Museums in Atlanta

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Visiting The Museum of Contemporary Art of Georgia isn't just about seeing works that have already been deemed important. It's also about discovering what the future of art may look like. That's because the museum showcases the visual works of not only established artists, but also emerging talent throughout the state. By investing so heavily in Georgia's artistic community and making the museum's collections available to the general public, MOCA GA strives to preserve these artists' legacies for the viewing pleasure of present and future generations. The permanent collection currently features over 920 works by more than 250 different artists, including paintings, sculptures, photography, prints, and digital works from the mid 1940s to the present day.

MOCA GA's staff displays many of the pieces from the permanent collection alongside works by artists from around the world, demonstrating how Georgia's artistic community fits into a larger global context. The museum hosts rotating exhibitions throughout the year, and it encourages community engagement by regularly holding artist talks and other public programs.

75 Bennett St.
Atlanta,
GA
US

If you’re looking to pull the kids away from the television screen this weekend but can’t stand the thought of visiting the same dull museums, consider a stop into the Wren’s Nest House Museum. One of Atlanta’s oldest museums, the former home of Joel Chandler Harris educates tykes on the life of the author of the famous Brer Rabbit stories. Every Saturday afternoon, one of several local readers thrills children by re-enacting one of Harris’s popular tales. The walls of the small home are lined with mementos from the author’s life, and the rich, green brocade and period furniture give a welcoming atmosphere that your children will warm to quickly. You may find yourself enchanted by the stories as well, and you’re guaranteed to come away with a new appreciation for the classic stories of Joel Chandler Harris.

1050 Ralph David Abernathy Blvd SW
Atlanta,
GA
US

Conveniently located in the Selig Center, across the street from the Center for Puppetry Arts, the Breman Jewish Heritage & Holocaust Museum focuses on educating its visitors on Jewish history, and promoting universal themes like diversity and human dignity. The museum itself is tiny, but comes packed with interesting artifacts and tidbits about Jewish history in Atlanta and beyond. With such interesting pieces on display in the permanent collection, plus a continually flowing stream of exhibits, it’ll likely take several visits to really let the experience sink in. All the more reason to visit the gift shop, which stocks all manner of Jewish literature, holiday gifts and trinkets.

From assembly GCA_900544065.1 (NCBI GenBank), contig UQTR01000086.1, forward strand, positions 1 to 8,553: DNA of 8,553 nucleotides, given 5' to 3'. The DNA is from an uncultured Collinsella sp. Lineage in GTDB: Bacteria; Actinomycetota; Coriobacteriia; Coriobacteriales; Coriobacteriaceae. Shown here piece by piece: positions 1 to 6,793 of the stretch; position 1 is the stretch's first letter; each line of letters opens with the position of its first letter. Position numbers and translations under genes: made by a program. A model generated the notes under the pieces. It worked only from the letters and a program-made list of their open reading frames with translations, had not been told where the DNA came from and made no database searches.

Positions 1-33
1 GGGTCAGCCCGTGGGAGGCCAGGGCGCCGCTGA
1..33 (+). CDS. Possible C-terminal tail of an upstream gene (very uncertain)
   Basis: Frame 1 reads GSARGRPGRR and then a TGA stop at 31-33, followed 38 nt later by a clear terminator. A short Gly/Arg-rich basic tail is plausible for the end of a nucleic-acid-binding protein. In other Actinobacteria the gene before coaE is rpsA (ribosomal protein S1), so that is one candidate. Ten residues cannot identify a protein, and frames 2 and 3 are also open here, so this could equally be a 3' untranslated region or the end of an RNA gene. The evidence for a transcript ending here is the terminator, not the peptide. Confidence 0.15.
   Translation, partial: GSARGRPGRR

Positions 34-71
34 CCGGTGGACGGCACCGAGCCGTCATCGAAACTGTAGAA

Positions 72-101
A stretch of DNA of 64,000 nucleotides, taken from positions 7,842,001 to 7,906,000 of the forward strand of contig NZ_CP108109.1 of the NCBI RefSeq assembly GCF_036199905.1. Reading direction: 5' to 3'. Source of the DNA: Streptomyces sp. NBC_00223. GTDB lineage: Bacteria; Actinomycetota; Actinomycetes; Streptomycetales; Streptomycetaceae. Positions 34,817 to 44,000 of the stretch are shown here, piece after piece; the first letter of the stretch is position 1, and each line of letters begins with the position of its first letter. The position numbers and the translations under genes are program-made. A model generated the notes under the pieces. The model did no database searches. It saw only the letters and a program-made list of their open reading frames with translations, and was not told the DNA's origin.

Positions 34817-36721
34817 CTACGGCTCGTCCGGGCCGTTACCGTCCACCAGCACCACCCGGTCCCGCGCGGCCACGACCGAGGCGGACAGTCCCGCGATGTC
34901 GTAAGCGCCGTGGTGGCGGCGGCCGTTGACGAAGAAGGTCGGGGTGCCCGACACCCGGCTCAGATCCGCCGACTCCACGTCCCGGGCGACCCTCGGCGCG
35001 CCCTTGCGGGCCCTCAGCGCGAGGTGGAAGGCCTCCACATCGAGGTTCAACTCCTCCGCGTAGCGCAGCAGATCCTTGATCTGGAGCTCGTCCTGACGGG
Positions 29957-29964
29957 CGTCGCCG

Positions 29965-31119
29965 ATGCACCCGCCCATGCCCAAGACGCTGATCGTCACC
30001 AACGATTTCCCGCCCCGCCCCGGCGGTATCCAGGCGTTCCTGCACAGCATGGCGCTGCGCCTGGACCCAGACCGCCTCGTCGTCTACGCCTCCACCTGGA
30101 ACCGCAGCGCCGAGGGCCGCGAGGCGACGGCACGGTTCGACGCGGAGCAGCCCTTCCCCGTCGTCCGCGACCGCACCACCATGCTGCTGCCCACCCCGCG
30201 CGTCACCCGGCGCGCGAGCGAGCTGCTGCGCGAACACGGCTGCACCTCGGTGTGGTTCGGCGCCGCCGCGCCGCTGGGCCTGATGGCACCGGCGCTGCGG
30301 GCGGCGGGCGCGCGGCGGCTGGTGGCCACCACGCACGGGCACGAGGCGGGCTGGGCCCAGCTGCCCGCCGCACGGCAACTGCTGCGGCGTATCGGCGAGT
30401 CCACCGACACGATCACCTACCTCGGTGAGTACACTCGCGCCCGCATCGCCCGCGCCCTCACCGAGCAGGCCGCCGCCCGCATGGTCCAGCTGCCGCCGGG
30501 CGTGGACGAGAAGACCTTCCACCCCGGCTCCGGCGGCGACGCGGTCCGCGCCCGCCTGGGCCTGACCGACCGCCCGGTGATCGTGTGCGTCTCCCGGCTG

1440 Spring Street Northwest
Atlanta,
GA
US

As the leading art museums in the southeastern U.S., the High Museum of Art boasts a vast permanent collection of over 14,000 rotating pieces from cultures around the globe, housed within architecturally stunning buildings designed by Renzo Piano and Richard Meier. The Museum?s permanent collection includes nineteenth- and twentieth-century American art as well as European paintings and decorative pieces; a growing collection of African American art, and burgeoning collections of modern and contemporary art, photography, folk art, and African art. The High Museum is also dedicated to supporting and collecting works by southern artists.

1280 Peachtree St. NE
Atlanta,
GA
US

The Museum of Design Atlanta aims to "advance the understanding and appreciation of design", educating current and future design enthusiasts through subtle and brazen examples of design through rotating exhibits, conversational programs, events, and educational programs for kids. In the small boutique museum's airy rooms, exhibits showcase design across a wide spectrum of objects. Guest speakers regale MODA audiences once a month with discussions of their work, divulging where they get their inspiration, how they started in design, and current projects they're developing.

1315 Peachtree St NE
Atlanta,
GA
US

When the Center for Puppetry Arts opened its doors in 1978, Jim Henson and Kermit the Frog were on hand to cut the ribbon. Fittingly, one of its first major exhibitions, The Art of the Muppets in 1981, attracted more than 50,000 attendees. Since then, the center has matured into a multifaceted complex equal parts museum, performance center, and hub for working artists.

1404 Spring St NW
Atlanta,
GA
US